B&S Railway’s business case was slightly different. The company had a more traditional need to modernize legacy applications, which in some cases meant a move to the cloud. Denodo’s data virtualization solution served as the abstraction layer, allowing B&S to move its applications module by module and data source by data source, without impacting operations.
“Lots of companies have modernization of applications for the cloud, mobile, etc.,” Chandrasekaran said. “They have to move very fast, focusing just on the application logic and the UI. The data services team allows them to do that by providing a virtualization layer.”
Accelerated Application Delivery
Data virtualization doesn’t just reduce the chaos of enterprise application modernization. Virtualization can also accelerate the application delivery process, according to Ted Girard, vice president for Delphix Federal. In a recent FCW column, Girard explains how:
“By virtualizing the data inside databases, data warehouses, and applications and files, virtual copies can be distributed throughout the agency ecosystem on demand, drastically reducing the time it takes to request copies of databases for development and testing, rationalize and launch new applications or respond to compliance and reporting requirements. This process can completely transform government data centers by lowering data management and storage costs by up to 90 percent, accelerating application delivery by up to 50 percent and maintaining data integrity and security. Just as server virtualization was transformative, data virtualization is proving to do the same.”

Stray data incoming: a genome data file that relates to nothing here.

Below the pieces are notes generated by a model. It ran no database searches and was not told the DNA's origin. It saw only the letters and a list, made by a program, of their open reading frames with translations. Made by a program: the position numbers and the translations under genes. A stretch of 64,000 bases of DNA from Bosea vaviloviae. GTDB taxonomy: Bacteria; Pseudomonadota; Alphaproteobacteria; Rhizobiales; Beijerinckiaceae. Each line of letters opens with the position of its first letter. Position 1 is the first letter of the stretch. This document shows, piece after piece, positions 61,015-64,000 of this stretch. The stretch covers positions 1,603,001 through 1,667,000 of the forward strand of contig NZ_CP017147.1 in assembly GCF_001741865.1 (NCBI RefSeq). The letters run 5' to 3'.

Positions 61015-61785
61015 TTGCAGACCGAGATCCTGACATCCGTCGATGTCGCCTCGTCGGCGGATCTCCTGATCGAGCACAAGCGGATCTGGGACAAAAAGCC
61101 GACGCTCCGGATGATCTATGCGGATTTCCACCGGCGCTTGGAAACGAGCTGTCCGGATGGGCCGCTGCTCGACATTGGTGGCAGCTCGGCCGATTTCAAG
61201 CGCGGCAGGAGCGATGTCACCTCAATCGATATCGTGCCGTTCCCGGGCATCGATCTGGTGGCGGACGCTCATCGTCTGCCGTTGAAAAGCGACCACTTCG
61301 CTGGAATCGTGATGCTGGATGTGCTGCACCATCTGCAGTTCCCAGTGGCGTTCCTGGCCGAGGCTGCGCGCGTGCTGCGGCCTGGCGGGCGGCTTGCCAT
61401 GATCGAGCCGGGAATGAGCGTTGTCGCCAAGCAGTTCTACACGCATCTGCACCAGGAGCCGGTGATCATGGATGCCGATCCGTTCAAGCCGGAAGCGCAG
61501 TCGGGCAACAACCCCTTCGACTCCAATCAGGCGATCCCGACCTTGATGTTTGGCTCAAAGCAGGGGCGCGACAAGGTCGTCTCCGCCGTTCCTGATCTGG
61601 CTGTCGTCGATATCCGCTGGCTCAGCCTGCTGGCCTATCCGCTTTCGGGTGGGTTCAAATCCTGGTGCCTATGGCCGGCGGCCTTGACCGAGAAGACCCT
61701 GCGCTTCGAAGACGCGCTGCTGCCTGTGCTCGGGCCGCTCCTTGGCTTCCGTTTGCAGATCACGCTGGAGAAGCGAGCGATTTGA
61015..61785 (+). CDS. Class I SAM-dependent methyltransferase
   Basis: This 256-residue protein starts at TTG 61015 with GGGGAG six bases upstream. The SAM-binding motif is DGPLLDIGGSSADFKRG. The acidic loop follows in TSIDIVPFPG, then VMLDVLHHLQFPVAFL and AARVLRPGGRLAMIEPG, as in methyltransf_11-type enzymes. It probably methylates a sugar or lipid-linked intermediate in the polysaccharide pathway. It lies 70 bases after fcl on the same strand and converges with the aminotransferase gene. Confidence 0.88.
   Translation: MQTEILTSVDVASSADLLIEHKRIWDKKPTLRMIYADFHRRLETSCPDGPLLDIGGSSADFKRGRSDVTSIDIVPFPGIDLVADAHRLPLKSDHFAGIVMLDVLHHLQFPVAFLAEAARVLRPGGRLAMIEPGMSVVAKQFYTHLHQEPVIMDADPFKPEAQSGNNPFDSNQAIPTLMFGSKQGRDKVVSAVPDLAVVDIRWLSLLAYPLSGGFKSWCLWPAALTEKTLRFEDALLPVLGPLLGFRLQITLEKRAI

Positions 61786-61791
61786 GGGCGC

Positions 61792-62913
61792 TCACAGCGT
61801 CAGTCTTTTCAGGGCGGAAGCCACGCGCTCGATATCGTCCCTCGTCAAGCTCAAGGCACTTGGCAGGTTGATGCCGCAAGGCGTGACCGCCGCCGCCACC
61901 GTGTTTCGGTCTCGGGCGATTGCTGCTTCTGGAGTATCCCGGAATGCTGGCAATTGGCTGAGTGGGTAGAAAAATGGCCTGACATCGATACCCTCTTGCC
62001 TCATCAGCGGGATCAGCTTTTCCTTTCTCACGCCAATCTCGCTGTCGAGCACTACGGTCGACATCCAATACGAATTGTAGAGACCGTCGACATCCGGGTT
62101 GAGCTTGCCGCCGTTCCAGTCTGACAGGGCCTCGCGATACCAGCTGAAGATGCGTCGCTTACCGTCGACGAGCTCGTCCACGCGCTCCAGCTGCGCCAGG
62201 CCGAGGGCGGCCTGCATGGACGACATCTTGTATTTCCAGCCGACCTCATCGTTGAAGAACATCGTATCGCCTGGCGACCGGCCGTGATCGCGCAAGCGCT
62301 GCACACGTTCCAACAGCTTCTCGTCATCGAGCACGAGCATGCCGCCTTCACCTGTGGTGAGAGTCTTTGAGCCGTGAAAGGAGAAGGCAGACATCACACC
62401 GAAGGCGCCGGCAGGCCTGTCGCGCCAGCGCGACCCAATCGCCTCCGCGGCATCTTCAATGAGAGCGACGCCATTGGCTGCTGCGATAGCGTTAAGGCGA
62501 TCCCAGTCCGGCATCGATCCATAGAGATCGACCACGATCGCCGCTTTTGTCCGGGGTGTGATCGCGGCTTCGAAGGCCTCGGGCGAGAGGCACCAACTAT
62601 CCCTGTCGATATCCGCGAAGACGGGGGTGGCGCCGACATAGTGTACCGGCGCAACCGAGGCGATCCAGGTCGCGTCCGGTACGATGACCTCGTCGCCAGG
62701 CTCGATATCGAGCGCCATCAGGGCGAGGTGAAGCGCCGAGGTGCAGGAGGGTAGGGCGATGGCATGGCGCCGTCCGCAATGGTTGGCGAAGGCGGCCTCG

More Uses for Data Virtualization
All of this has created a major shift in use case for data virtualization, which was once positioned as an integration alternative to ETL. It’s also why companies tend to find multiple uses for today’s data virtualization, Chandrasekaran said.
For instance, one national insurance company found data virtualization helpful in its master data management (MDM) hub project. The company still needed an MDM solution, Chandrasekaran said, and it still needed Informatica’s ETL engine for the heavy integration work. Instead of providing integration for the primary project, data virtualization facilitated service-enabling the master data and combining it with data from non-primary sources in a virtual layer.
Data virtualization can play a role when you need to add context to data, but Chandrasekaran is quick to say it isn’t right for all situations. For instance, you would not want to put data virtualization between the analytics layer tool and the underlying processing capabilities of Hadoop. But if you’re adding contextual data or streaming data, then data virtualization may help.
“Data virtualization becomes that abstraction view that fills the information gap between all this complexity at the bottom and what business wants, which is much more of a business-focused view of the data assets of the company,” he said.
Loraine Lawson is a freelance writer specializing in technology and business issues, including integration, health care IT, cloud and Big Data.